Joel and the ‘Bots are all dressed up to take a family portrait. Joel takes exhaustive measurements and fiddles with the camera while Tom and Crow antagonize each other. When the camera finally goes off, Joel is reaching for the light meter.
Host Segment One:
Joel has invented Snaction, which are snack foods based on weapons. Examples include the pixie staff, the five ladyfingers of death, and shuriken cookies. Dr. Forrester has taken all of the 401K money out of Frank’s account to make Unhappy Meals, drab little boxes with things like cold, half-eaten hamburgers, used Q-tips, and roach motels. Frank demands his money back.
Host Segment Two:
Joel takes notes while Tom and Crow think of unfunny new clown acts, including one where Tom convinces all the kids in the audience that they were adopted while Crow runs into the crowd on a homicidal rampage.
Host Segment Three:
Joel and the ‘Bots muse about the nature of a SAMPO. Maybe it increases corn yields. Maybe it’s a strapless evening gown. Maybe it’s intangible, like the laughter of children. They invite their viewers to write down their ideas on a piece of paper, crumple it into a little ball, throw the paper away, and try not to think about it anymore.
Host Segment Four:
Gypsy does her one-woman show, “Gypsy Rose Me!” in which she tells lots of inspiring stories about her plucky, feminine self—most of which involve leaving her boyfriend and wearing the same outfit two days in a row.
Host Segment Five:
The bots chain themselves into bags and hang from the ceiling. When Joel asks if they’re the winds, they reply that they’re things that are borne on the winds, like lilacs in the spring, and the stench of bitter failure. Joel reads a letter. Down in Deep 13, Dr. Forrester has chained Frank into a floating bag. When he continues to complain about his lost 401K, Dr. Forrester cuts his tether and lets him float away.
The trolls despair and cry, “What’s going to become of us now?”
If you’ve ever seen a painting of a sad clown, there’s a ninety-nine percent chance it was of Emmett Kelly. He seems to embody sad-clownness, though I’m not sure if that’s because he was such a great sad clown, or because I’ve never seen a painting of a sad clown that wasn’t him. He must have been at least competent. It’s unlikely that he would have gotten so famous if his only gimmick was thoughtful mastication, and yet that’s the only thing this short shows him doing. I’m guessing that, even as a clown, he was too dignified to participate in the other clowns’ horrific acrobatic spankings.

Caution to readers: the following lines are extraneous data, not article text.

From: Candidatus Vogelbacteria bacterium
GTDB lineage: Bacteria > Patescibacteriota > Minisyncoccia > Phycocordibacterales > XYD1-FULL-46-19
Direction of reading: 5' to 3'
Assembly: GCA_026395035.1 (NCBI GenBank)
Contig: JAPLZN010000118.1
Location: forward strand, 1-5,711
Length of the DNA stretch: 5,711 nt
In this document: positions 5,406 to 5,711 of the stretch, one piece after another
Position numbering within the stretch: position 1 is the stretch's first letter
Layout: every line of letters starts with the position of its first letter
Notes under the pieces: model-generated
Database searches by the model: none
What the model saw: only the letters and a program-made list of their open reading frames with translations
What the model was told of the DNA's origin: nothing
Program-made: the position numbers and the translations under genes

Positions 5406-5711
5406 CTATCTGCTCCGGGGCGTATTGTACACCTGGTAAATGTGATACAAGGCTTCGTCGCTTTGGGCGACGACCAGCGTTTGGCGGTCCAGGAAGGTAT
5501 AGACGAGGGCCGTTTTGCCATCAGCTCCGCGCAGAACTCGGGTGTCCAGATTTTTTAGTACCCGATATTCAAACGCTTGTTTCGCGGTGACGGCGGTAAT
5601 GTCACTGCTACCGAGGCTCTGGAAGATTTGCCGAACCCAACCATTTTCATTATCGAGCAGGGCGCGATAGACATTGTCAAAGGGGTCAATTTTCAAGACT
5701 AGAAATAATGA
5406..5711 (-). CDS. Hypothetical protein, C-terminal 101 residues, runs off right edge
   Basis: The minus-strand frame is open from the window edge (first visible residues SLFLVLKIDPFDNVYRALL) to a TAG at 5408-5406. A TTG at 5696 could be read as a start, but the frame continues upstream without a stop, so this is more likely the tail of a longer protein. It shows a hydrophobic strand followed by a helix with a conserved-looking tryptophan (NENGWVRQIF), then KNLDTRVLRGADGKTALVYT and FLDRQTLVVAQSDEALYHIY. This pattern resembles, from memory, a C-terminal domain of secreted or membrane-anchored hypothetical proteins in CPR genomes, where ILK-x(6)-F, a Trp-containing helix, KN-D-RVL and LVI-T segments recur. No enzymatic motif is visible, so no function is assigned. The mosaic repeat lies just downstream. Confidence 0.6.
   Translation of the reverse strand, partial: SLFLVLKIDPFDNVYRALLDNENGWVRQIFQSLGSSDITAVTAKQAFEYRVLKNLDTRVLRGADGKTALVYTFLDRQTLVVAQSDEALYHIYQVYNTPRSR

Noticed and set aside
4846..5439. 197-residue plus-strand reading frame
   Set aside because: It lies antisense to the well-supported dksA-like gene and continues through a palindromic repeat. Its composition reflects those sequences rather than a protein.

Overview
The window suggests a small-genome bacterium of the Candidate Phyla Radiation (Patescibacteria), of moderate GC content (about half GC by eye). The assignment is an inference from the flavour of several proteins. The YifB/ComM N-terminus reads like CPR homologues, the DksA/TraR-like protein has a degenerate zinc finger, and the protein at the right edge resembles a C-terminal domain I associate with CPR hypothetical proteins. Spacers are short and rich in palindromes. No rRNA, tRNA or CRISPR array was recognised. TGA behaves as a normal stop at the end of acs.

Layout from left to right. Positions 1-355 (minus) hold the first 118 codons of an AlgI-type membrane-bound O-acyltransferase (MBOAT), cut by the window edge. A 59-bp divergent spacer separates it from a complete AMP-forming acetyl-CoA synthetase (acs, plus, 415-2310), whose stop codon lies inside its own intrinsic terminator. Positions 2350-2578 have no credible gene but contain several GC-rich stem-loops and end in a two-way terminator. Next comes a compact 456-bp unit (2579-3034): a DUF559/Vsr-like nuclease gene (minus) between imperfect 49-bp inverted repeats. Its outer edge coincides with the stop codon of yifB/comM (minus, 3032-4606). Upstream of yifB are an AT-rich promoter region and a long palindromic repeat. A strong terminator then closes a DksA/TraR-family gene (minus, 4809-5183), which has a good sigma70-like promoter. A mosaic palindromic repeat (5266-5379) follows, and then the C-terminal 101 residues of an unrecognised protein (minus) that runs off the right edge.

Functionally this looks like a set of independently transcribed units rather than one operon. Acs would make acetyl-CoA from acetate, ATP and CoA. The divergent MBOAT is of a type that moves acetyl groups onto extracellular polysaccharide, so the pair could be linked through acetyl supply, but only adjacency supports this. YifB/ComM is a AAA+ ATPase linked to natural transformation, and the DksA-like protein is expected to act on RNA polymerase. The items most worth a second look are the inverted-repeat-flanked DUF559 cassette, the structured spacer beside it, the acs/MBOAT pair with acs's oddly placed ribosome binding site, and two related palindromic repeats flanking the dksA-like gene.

The Day the Earth Froze is a bright and colorful fantasy that doesn’t make a whole lot of sense, but hey, it’s mythology, so it must have made sense to the people who told it at the time. I must admit I’m biased towards this kind of film. I laughed very hard while watching Lemminkainen struggle to defeat a cape. Also, why didn’t Ilmarinen just make another SAMPO?
What is a SAMPO? To quote Rune X of the Scandinavian story cycle, The Kalevala: “On one side the flour is grinding, on another salt is making, on a third is money forging, and the lid is many-colored.” Basically, it’s a magic grinder that spits out riches. If I hadn’t already known that before I’d watched the film, I’m not sure I’d have more than a vague idea now. SAMPO is a word that requires bold, italic, capital letters, since the character that says it most often (Louhki, of course) sounds like she’s trying to convey a Sunday school reverence in the crazed shriek of the Wicked Witch of the West.
The best host segments of the Joel era are when they pick an ordinary topic and take it bizarre extremes. Wondering about the nature of the SAMPO is a great example of that kind of sketch. The clown acts imagined by Tom and Crow are cringe-inducing, but no more so than what we’ve already seen in the short. The winds sketches were appropriate, as was the family picture sketch. The cold, half-eaten hamburger was perhaps the unhappiest thing about the unhappy meal. Gypsy’s one-woman show is especially funny if you’ve ever had to go to one of those confessional, self-congratulatory performances.
The film segments are some of the funniest they’ve ever done. The circus short starts off with Crow’s introduction of the oddly dressed, “Klu Klux Clowns!” When Lemminkainen floats down the river on raw lumber, someone says, “My other log is a redwood.” When Lemminkainen’s mother prays to the road for news of her son, the lengthy response provokes Crow’s comment, “Now I know what they mean when they say the road goes on forever.” Also listen for the lengthy “Total Failure” wedding song and a hilarious impression of Bullwinkle on fire. It’s an excellent episode that’s well worth repeated viewings.
(1959, Fantasy-Fairy Tale, color), with: